great blue heron photo art image

Playing around with the concept night and day… Great Blue Heron from Venice Beach Rookery.

Original image captured with Lumix GH4 and the Lumix Vario 100-300mm lens.

Back out to shoot some more… Later!

Yours in Creative Photography,     Bob

more birds in florida

When photographing birds I always try to spend enough time with them to learn some of their habits and behaviors. Spending time allows you to start to predict different things that will set your images apart. The prediction will be the difference between going, “WOW that was pretty cool!” and wishing you had been able to capture the image and getting the moment in your camera.

Once you start to study the birds behavior you start to see tell tale movements that will cue you in on the bird getting ready to take off or stretch or any number of things that will lead to more interesting images than a simple bird at rest. Here’s a couple examples of my Sandhill Cranes in motion.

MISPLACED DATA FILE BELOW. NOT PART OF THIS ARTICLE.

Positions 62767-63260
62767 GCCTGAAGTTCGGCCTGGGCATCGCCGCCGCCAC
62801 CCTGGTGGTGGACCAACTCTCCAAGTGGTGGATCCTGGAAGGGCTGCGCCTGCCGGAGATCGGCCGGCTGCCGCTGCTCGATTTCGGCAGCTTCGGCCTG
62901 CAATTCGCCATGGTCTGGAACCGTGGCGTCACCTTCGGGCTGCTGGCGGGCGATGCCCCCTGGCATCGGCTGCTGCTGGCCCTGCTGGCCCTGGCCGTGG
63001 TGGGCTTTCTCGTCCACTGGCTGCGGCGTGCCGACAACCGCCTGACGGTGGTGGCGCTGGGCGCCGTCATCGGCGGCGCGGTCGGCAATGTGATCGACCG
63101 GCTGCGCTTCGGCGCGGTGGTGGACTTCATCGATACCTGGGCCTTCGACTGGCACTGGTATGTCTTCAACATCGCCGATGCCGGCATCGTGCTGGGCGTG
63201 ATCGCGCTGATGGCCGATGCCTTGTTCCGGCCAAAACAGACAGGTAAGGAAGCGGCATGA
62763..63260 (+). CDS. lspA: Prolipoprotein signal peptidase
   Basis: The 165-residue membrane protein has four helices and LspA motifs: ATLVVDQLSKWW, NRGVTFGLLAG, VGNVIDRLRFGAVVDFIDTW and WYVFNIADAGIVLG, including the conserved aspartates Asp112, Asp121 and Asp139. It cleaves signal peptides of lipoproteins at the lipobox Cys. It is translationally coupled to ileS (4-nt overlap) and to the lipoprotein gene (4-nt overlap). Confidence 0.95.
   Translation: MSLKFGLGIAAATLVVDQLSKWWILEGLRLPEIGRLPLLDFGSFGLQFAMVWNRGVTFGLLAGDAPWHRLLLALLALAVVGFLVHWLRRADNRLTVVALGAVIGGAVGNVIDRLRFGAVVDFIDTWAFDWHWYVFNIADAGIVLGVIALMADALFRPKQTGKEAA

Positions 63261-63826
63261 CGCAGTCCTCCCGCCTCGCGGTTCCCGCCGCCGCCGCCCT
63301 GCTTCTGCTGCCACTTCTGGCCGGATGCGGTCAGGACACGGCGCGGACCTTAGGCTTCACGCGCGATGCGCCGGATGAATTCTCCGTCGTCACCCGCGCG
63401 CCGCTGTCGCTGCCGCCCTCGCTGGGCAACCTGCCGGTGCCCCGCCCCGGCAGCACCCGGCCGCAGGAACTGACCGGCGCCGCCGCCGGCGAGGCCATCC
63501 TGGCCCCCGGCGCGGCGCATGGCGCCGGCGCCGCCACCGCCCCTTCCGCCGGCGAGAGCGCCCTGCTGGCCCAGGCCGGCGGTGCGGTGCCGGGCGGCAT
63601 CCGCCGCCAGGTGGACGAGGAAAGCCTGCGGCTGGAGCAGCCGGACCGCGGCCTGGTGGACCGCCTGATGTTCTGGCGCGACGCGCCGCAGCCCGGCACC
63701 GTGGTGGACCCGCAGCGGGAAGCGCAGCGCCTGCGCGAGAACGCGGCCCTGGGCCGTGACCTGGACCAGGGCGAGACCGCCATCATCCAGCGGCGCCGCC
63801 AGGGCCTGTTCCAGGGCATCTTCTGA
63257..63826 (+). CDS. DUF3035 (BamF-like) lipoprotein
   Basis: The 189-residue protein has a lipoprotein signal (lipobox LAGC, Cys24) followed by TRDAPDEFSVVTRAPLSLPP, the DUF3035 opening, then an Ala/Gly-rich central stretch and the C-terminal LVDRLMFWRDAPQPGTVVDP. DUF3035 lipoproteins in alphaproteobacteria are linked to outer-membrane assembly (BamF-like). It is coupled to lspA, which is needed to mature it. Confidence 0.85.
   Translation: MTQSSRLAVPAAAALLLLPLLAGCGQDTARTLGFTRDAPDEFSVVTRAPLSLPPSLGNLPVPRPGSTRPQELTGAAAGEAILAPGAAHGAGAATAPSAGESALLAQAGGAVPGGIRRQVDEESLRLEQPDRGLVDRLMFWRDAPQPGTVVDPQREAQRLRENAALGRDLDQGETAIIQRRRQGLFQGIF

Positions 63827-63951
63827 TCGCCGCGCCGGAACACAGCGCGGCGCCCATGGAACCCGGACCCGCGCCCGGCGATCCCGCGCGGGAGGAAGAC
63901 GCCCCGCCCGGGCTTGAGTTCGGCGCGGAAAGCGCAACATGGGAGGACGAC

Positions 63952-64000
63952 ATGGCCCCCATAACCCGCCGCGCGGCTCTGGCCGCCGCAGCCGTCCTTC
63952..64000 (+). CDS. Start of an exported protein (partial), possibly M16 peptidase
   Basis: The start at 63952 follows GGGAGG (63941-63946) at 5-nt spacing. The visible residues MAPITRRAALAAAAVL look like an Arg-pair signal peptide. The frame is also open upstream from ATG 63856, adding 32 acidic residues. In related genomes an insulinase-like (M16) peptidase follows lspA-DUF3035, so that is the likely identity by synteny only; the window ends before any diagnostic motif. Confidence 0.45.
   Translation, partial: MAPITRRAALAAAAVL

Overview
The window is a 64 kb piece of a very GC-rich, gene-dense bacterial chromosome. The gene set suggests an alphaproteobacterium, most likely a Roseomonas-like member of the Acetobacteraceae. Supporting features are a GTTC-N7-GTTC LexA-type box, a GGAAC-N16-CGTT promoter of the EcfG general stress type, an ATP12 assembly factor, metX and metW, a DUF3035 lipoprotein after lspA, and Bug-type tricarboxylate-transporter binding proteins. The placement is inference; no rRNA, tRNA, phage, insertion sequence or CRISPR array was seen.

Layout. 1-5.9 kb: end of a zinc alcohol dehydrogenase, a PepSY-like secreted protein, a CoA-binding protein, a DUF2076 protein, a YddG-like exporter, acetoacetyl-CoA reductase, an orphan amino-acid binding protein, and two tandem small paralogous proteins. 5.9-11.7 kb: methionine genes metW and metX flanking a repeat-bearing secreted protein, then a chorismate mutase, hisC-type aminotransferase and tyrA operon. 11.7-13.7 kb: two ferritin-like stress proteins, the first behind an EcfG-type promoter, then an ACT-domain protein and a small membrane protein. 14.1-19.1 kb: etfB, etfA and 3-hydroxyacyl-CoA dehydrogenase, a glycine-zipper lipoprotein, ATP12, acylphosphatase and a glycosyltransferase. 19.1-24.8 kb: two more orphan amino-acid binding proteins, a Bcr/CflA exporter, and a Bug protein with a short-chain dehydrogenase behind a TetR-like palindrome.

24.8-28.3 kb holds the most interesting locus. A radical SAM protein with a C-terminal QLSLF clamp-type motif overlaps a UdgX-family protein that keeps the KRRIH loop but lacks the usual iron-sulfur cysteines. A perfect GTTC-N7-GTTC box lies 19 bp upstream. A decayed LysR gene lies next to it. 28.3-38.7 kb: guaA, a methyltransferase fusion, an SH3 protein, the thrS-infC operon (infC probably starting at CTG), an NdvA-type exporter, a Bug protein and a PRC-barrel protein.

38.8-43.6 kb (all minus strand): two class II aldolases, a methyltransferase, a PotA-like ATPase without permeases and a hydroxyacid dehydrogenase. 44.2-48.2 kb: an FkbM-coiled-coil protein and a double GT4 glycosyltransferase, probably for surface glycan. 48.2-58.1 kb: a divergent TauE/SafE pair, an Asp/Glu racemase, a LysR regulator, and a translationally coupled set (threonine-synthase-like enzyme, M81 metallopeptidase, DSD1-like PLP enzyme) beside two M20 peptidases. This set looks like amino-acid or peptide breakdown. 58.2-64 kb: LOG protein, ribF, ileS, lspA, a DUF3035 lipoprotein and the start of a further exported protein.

sandhill cranes in motion

Sandhill Cranes in Sarasota, Florida.

sandhill crane art photo

Here the Crane is reaching for some seeds at the top of the vegetation.

Of course, once I get the raw photos it’s time to apply my ‘Photo-Synthesis’ technique to add texture, color and depth to the images. I use Photoshop. Add layers of texture and change Blend Modes to create the look.

Check back one post to see yesterday’s Sandhill Cranes in silhouette  and more ideas on photographing birds in nature including equipment used and getting set.